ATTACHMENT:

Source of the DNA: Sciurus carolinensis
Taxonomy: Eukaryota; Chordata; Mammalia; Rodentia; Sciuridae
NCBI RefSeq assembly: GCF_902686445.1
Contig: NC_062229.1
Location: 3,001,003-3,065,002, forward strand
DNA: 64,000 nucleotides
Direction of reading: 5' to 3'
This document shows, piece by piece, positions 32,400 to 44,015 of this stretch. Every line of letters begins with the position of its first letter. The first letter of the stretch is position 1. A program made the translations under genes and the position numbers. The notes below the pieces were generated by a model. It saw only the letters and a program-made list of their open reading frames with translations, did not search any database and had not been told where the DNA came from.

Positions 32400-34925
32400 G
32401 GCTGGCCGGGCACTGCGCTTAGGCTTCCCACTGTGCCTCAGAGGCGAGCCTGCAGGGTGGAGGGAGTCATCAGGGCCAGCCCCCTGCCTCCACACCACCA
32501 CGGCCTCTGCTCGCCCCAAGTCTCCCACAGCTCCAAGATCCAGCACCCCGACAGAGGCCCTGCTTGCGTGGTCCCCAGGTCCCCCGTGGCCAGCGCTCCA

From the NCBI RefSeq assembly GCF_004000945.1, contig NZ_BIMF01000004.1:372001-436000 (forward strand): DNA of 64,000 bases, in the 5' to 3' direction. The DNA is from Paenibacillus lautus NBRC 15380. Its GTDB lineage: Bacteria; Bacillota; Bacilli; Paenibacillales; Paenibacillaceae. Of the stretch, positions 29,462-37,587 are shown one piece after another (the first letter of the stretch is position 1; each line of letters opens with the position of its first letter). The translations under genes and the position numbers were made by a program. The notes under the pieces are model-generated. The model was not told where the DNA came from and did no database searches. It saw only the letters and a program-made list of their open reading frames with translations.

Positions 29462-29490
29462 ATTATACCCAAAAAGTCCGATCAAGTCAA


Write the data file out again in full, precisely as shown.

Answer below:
Source of the DNA: Sciurus carolinensis
Taxonomy: Eukaryota; Chordata; Mammalia; Rodentia; Sciuridae
NCBI RefSeq assembly: GCF_902686445.1
Contig: NC_062229.1
Location: 3,001,003-3,065,002, forward strand
DNA: 64,000 nucleotides
Direction of reading: 5' to 3'
This document shows, piece by piece, positions 32,400 to 44,015 of this stretch. Every line of letters begins with the position of its first letter. The first letter of the stretch is position 1. A program made the translations under genes and the position numbers. The notes below the pieces were generated by a model. It saw only the letters and a program-made list of their open reading frames with translations, did not search any database and had not been told where the DNA came from.

Positions 32400-34925
32400 G
32401 GCTGGCCGGGCACTGCGCTTAGGCTTCCCACTGTGCCTCAGAGGCGAGCCTGCAGGGTGGAGGGAGTCATCAGGGCCAGCCCCCTGCCTCCACACCACCA
32501 CGGCCTCTGCTCGCCCCAAGTCTCCCACAGCTCCAAGATCCAGCACCCCGACAGAGGCCCTGCTTGCGTGGTCCCCAGGTCCCCCGTGGCCAGCGCTCCA

From the NCBI RefSeq assembly GCF_004000945.1, contig NZ_BIMF01000004.1:372001-436000 (forward strand): DNA of 64,000 bases, in the 5' to 3' direction. The DNA is from Paenibacillus lautus NBRC 15380. Its GTDB lineage: Bacteria; Bacillota; Bacilli; Paenibacillales; Paenibacillaceae. Of the stretch, positions 29,462-37,587 are shown one piece after another (the first letter of the stretch is position 1; each line of letters opens with the position of its first letter). The translations under genes and the position numbers were made by a program. The notes under the pieces are model-generated. The model was not told where the DNA came from and did no database searches. It saw only the letters and a program-made list of their open reading frames with translations.

Positions 29462-29490
29462 ATTATACCCAAAAAGTCCGATCAAGTCAA